Best Practices for Using Telehealth in Hospice and Palliative Care

Michelle Webb, DNP, RN, BC-CHPCA; Susan Lysaght Hurley, PhD, GNP-BC; Jennifer Gentry, DNP, ANP-BC, GNP, ACHPN; Melanie Brown, LCSW; Cynthia Ayoub, BSN, RN, BC-CHPCA

Disclosures

Journal of Hospice and Palliative Nursing. 2021;23(3):277-285. 

In This Article

Accelerated use of Telehealth During the COVID-19 Pandemic

Although telehealth technology and related research have grown dramatically over the last decade in home health care and other post–acute care settings, there has been a slower uptake of telehealth in hospice and palliative care presumably related to the numerous barriers earlier described. The COVID-19 pandemic has been a catalyst for rapid acceleration of the use of telehealth to provide hospice and palliative care, especially in all settings.

Telehealth has quickly gained recognition as an essential service to limit the spread of COVID-19, as well as to conserve valuable and limited personal protective equipment.

A 2020 National Association of Home Care & Hospice survey found that more than 95% of responding hospices reported that existing patients had refused visits because they feared exposure to COVID-19.[27] In many long-term care facilities operating under pandemic-related regulations and restrictions, hospice providers are viewed as nonessential visitors, and some have been unable to gain access to provide in-person services.[28] For family caregivers who are excluded from visitation in long-term and acute care facilities, virtual access can provide access to loved ones and to the providers caring for them.[29]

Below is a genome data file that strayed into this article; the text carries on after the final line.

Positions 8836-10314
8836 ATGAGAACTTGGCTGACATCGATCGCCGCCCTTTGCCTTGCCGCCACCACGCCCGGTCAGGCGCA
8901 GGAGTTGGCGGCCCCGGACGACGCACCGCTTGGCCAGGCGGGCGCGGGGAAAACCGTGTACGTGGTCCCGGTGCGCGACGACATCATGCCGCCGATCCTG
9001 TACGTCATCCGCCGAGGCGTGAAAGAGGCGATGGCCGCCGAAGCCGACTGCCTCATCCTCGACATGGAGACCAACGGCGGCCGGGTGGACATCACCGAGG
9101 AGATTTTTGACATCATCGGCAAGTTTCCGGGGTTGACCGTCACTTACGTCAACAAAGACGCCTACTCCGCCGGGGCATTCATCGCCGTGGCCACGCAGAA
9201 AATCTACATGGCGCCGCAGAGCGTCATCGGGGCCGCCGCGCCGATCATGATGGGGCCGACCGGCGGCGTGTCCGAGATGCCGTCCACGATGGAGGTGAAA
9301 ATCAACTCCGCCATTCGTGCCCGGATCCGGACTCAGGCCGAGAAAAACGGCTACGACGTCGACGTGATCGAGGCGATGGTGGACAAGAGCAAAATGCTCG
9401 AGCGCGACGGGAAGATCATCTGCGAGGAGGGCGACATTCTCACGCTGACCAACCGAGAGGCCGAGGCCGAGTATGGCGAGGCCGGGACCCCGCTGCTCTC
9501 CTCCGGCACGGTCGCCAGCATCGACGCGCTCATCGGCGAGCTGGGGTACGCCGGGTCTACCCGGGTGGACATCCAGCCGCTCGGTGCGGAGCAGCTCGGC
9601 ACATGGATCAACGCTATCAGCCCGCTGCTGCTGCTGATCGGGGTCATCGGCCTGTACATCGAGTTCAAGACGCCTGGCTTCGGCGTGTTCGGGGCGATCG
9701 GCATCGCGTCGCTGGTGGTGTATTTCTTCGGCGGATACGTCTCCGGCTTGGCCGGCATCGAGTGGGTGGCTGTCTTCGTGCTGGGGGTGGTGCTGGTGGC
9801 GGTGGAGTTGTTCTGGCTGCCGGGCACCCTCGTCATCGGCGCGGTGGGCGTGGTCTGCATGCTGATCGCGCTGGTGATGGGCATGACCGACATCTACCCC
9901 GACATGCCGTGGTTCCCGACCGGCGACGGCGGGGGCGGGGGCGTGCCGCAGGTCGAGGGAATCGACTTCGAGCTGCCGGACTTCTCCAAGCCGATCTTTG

The COVID-19 pandemic generated a need for many psychosocial and spiritual care providers (social workers, chaplains, music therapists) to provide a majority of their services via telehealth, in many cases with added support from nursing team members, who are among those consistently allowed to perform in-person visits in facility settings.[29]

Given the aforementioned ways in which in-person contact with patients and families has been limited during the COVID-19 PHE, hospice and palliative care provider organizations have been faced with an immediate need to implement telehealth, often for the first time. In 2007, there were 695 hospice agencies, of which 6% were using telehospice.[18] While no recent equivalent comparison of total percentage of hospices using telehospice is available, a 2020 National Hospice and Palliative Care Organization survey found that 92% of hospices reported provided more care using audio/visual technology in the first half of 2020, compared with the same period last year (Edo Banach, electronic communication, July 31, 2020). More than 90% of respondents to National Hospice and Palliative Care Organization's 2020 Palliative Care Needs Survey reported providing telehealth services in all of the various care settings where palliative care services are provided.[30] A National Association for Home Care and Hospice survey conducted in May 2020 revealed that 2-way audiovisual communication was being used by 82% of respondents during the time of COVID-19.[27] In the early days of the pandemic, a survey of patients and families of various ages and health status found that overall satisfaction with telehealth care was high, with some respondents reporting a willingness to switch providers to have access to these services.[31]

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